NetJets’ primary aircraft model is the Cessna Citation Sovereign, which was used for about 40% of the 2021-2022 NetJets’ departures at ASE. The Ohio-based company’s average aircraft age is about eight years, while the average age of all general aviation and air taxi aircraft that operated at ASE in 2021-22 is about 16 years, according to Aspen Journalism’s analysis of ASE operation data, which uses FAA registration numbers and aircraft information in the FAA registry. Data shows that 188 different types of aircraft flew in and out Aspen as general aviation or air taxi in 2021-22. The years that these planes were built range from 1947 to 2022. It should be noted that some aircraft registrations are incomplete and that foreign-based aircraft are not included in this average.
The most-used general aviation and air taxi aircraft in 2021 and 2022 at ASE was the midsize jet Bombardier Challenger 300, with nearly 5,000 operations. Twenty-nine percent of those flights were operated by NetJets and 20% by FlexJet. According to FlightAware, the Embraer Phenom 300 was the second-most-popular general aviation/air taxi aircraft at ASE, with about 4,000 operations; half of those were through either NetJets or FlexJet, according to Vector’s data, which provides information about operators. Next came the long-range business jet Gulfstream IV, with about 3,750 operations, followed by the business jet Cessna Excel and the small turboprop aircraft Pilatus PC-12, each with more than 3,000 operations, according to Flightaware. Meanwhile, the CRJ-700, the only commercial aircraft operating at ASE, recorded about 22,750 operations during those two years.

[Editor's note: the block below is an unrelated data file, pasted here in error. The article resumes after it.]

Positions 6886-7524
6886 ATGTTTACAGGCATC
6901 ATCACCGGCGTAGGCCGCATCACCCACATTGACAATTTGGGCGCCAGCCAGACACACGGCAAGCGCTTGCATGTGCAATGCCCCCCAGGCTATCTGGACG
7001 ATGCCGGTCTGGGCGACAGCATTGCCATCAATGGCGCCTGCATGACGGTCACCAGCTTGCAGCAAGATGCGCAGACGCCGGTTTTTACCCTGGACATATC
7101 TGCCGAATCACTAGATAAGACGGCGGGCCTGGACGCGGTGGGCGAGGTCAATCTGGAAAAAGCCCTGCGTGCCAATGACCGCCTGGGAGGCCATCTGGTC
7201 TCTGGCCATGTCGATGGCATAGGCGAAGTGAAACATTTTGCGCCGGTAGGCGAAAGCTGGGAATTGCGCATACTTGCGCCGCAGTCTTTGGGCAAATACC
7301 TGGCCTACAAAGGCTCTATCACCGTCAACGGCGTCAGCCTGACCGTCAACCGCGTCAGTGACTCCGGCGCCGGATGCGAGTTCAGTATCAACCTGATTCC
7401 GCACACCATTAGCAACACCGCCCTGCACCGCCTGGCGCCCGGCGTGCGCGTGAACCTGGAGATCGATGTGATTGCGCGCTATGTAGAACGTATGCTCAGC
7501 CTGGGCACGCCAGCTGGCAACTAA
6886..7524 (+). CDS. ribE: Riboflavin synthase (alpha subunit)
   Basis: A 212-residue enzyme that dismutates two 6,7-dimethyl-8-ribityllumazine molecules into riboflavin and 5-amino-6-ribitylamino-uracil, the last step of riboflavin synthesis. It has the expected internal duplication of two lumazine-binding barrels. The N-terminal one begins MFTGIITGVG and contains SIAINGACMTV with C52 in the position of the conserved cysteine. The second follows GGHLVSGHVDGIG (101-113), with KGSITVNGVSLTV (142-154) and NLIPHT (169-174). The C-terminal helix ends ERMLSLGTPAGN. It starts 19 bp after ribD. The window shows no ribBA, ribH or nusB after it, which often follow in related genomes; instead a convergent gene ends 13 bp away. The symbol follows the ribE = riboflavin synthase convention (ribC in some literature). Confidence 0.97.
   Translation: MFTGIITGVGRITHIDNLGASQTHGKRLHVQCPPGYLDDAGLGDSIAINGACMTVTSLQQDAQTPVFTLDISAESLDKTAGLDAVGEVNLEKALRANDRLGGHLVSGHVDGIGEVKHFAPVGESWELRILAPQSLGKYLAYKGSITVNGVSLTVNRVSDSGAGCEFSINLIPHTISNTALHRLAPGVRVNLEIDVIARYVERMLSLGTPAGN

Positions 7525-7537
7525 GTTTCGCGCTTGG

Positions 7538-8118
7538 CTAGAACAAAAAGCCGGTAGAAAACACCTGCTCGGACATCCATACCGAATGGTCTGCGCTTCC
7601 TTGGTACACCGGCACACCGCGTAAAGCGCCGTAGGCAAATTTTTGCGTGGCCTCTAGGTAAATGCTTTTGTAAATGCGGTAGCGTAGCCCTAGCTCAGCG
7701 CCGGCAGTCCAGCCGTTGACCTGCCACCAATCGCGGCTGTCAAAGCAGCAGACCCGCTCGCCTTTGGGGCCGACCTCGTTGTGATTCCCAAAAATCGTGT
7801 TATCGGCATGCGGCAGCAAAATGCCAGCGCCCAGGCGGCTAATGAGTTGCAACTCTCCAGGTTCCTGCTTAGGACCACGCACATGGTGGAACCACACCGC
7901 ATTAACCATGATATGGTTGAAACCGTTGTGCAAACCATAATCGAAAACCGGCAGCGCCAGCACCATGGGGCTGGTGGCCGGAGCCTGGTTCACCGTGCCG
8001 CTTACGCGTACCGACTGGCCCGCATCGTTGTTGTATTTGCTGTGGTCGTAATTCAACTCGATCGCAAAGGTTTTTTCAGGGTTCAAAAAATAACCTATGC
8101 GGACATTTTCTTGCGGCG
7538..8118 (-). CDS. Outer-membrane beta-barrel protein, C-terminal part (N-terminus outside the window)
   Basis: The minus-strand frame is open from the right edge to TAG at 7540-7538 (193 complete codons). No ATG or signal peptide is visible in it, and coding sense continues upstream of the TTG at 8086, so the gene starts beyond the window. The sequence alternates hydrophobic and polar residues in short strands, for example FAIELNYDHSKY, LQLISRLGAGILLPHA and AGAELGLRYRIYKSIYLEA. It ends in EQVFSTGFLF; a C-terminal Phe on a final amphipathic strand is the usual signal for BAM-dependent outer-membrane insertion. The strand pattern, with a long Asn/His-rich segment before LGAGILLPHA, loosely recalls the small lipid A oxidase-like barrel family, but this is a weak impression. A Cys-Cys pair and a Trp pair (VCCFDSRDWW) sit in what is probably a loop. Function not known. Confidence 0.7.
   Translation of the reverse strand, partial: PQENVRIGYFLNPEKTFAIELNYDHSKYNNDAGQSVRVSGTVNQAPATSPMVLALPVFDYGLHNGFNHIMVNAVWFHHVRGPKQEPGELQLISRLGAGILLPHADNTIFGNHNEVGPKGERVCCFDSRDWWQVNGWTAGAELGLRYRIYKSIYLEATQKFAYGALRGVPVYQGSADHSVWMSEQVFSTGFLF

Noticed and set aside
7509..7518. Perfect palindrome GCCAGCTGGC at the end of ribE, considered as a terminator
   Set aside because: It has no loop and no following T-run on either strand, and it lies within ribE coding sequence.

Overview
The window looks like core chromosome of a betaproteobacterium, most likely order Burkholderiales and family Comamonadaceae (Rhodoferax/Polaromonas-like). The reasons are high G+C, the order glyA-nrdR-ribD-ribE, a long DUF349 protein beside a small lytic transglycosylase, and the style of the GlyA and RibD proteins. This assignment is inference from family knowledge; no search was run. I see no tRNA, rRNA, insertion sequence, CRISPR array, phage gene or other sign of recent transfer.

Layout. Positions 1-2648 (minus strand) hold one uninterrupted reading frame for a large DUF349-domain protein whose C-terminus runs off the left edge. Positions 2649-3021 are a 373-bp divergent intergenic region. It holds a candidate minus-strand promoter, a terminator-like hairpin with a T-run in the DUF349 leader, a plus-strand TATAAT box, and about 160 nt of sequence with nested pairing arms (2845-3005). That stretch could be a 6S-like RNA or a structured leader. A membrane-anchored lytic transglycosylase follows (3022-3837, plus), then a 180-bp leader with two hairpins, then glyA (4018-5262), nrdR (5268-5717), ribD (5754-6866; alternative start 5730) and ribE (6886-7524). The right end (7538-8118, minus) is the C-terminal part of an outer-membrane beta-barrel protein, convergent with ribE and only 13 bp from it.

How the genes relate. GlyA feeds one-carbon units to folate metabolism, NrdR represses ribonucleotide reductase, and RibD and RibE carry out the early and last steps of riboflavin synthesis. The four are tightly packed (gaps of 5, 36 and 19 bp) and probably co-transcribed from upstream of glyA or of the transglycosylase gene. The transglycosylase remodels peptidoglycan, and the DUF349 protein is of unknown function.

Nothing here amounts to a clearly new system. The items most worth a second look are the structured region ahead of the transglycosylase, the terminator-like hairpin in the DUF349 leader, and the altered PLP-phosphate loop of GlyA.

During 2021-22, about 1,920 operations were recorded for the Gulfstream V, a class of aircraft that includes the Gulfstream G550 — the current “critical aircraft,” or the largest general aviation or air taxi aircraft with at least 500 operations flying annually at ASE. According to the Vector data, which provides the tail number of each aircraft and gives further details about the model, the 94-foot wingspan G550 aircraft recorded 469 departures (about 940 operations) during those two years, including 260 departures (about 520 operations) in 2022.
The average manufacturing year for the Bombardier Challenger 300 is 2012, ranging from 2003 to 2022; the average year for the Embraer Phenom 300 is 2016, ranging from 2010 to 2022. The Cessna Excel and the Gulfstream IV are older, with an average year of manufacture of 2006 and 2002, respectively — the oldest being from 1987.
“Airlines … buy a jet, and they’ll stick with it for 15 or 20 years until it becomes … economically not viable for them,” said ASE Director Dan Bartholomew. “It doesn’t seem to happen as much on the general aviation side. That’s hard to tell. I mean I’ve seen people that’ll turn over a jet annually, but some people hold on to it longer.”